This interests me as well when we contemplate a famous use of the “telos” language in the New Testament. In Matthew 5:48 Jesus says, “And be perfect, even as your heavenly Father is perfect.” The word “perfect” translates teleios, and is certainly not incorrect. However, in modern English, “perfect” generally carries only a meaning of moral perfection. As such, it is a verse that sort of grinds us into the dust as we languish in our sins and failures. Who can be perfect?
The verse takes on a very different meaning, though, if teleios, is given a more proper translation. “Be whole, as your heavenly Father is whole.” “Be complete…” or most especially, “Be what your heavenly Father created you to be just as He is Who He is from eternity.” The oppression lifts, and the good news radiates into our hearts.
Dionysius takes this word “teleute” to describe the sacraments as they work in us to complete and bring to “perfection” the fullness of their intention within us. He places this in a classical framework that many Orthodox will be familiar with:
Purification, Illumination, Theosis
First, the sacrament grants “perfection” (completeness) to those who are being purified…
Second, it illuminates with teaching those who have been purified…
Third, it initiates into completion those who have been illumined.
This is, to a certain extent, a description of the catechumenate, but can be extended to describe the whole process of the Christian life. It is a life-long liturgy (of which Pascha and the rite of Baptism are the most singular example) as we move deeper into union with God through Christ in the Holy Spirit.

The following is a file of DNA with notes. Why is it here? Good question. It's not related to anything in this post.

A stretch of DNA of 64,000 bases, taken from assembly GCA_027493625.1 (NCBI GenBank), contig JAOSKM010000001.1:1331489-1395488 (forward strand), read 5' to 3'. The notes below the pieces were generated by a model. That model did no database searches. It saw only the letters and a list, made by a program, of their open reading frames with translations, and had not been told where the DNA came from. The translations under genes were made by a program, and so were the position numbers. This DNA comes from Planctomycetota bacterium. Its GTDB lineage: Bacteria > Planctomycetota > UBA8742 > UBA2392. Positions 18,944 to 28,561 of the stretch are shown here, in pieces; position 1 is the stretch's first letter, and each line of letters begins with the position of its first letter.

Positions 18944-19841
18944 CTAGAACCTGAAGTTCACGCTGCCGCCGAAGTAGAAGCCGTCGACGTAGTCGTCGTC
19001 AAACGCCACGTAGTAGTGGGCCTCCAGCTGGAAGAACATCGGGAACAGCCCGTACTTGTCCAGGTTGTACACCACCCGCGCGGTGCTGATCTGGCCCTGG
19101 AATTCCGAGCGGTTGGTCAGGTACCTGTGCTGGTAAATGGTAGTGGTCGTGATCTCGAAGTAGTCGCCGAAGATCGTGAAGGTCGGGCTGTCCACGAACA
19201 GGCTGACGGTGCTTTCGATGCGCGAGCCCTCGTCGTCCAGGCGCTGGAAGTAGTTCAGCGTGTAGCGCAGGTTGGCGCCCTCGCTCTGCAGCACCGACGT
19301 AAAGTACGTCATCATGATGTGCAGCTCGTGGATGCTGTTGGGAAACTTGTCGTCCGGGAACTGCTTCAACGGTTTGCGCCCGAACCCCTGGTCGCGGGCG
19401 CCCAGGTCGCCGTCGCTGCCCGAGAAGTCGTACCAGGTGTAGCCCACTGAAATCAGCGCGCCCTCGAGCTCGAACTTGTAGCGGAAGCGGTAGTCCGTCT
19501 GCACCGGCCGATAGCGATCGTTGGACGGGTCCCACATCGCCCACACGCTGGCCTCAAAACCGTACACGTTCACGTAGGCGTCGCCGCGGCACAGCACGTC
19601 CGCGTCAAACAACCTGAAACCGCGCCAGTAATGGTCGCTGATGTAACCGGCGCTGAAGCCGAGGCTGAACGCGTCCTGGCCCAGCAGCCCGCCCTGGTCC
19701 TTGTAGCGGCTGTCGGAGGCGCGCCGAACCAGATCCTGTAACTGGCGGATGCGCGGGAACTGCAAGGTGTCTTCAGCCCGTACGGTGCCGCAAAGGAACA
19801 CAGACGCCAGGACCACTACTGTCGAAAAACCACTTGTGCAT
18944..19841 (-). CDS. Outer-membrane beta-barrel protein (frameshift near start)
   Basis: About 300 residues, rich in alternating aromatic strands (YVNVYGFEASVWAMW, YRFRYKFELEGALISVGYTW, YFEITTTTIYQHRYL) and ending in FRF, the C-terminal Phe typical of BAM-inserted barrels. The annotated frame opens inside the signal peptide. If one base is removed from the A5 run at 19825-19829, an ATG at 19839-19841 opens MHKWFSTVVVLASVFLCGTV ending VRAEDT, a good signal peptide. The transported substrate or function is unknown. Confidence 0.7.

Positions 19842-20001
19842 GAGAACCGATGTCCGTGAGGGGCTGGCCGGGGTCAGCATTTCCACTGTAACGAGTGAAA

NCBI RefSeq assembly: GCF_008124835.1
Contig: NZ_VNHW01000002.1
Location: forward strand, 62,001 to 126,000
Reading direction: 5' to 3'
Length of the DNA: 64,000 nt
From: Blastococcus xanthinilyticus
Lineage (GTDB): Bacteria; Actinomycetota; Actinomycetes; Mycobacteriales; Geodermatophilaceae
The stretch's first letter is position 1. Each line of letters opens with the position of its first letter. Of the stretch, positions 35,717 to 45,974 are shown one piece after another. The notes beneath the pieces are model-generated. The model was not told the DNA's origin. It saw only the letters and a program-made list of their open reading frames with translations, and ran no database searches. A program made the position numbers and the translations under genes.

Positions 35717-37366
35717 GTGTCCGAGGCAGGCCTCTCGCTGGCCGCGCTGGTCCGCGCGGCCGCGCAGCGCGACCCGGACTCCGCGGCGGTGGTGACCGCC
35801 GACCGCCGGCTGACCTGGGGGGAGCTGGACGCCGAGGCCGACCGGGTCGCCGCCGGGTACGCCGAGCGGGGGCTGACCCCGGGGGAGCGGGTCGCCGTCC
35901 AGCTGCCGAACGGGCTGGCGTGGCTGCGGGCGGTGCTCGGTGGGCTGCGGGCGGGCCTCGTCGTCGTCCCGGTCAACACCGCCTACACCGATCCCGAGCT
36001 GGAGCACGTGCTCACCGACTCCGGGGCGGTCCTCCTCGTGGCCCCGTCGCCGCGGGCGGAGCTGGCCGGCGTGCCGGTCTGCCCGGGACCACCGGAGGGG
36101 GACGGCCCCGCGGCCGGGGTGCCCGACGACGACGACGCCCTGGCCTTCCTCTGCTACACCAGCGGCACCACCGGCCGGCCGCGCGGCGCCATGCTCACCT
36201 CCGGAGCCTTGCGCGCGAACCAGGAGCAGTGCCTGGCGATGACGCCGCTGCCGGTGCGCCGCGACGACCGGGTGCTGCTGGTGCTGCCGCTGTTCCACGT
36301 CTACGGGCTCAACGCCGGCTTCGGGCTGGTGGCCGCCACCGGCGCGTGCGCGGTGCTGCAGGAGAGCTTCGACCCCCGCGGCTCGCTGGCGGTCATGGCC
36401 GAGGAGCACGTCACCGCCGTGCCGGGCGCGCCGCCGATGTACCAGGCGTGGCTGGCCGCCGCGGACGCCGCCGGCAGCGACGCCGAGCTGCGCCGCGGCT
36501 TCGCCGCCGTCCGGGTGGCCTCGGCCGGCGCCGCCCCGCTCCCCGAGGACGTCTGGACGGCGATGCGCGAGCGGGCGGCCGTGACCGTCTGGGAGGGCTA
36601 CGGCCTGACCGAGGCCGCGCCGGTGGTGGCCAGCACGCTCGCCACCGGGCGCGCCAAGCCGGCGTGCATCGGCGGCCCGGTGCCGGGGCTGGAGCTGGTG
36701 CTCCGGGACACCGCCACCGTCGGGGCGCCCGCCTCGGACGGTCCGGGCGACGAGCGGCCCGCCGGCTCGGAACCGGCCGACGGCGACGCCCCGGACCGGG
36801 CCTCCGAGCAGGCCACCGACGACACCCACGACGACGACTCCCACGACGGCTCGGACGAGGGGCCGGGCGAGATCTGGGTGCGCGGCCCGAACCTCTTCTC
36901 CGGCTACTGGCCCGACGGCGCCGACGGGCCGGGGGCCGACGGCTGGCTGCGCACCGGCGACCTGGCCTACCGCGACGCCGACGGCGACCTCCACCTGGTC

Years ago, during my ordination to the priesthood, as the Bishop laid hands on my head he pronounced the words:
The Grace Divine, which always healeth that which is infirm and completeth that which is lacking elevateth, through the laying-on of hands, (NAME), the most devout Deacon to be a Priest. Wherefore, let us pray for him, that the Grace of the All-Holy Spirit may come upon him.
I recall a conversation with the late Archbishop Dmitri, of blessed memory, about that prayer. I had served for 20 years as an Anglican priest. I had baptized hundreds, married just about as many, heard confessions, and celebrated the eucharist over a thousand times and more. There was no answer to the question, “What about all of that?” Perhaps the answer would be, “There was something lacking.” I do not think the answer would be, “It meant nothing.” His Eminence comforted my heart that the work of the Holy Spirit was to “complete that which is lacking.”
I think to myself that this work continues. I am not yet the priest that I am called to be. The priesthood of Christ resides in me, it is God’s gift. But it is the work of the Holy Spirit to complete it. “Be complete!”
All of this, though, takes me into the mind of Dionysius. Every sacramental event is far from being a “thing.” The sacraments are not discrete holy moments where we try to touch heaven. They are, instead, “completions,” revelations and manifestations of what the whole of the world, and ourselves, are meant to be. “Whosoever eats my flesh and drinks my blood abides in Me and I in him,” Christ says. Dionysius would tell us that this is the purpose, the end (telos), of our existence. It is who we are – those who abide in Christ and in whom Christ abides.
The simple bread and wine that we bring and offer is not yet what it shall be as it is completed and made manifest on the altar as the Body and Blood of God. We are all sacraments of the Goodness of God (as is the whole creation). Creation groans as it awaits that final manifestation (Romans 8). We groan within ourselves as well – but, as often as not, we forget that we are being purified, illumined, and completed. We lack. We hunger. We wait.
Complete us, Lord, and elevate us to the glory you have ordained for your sons and daughters!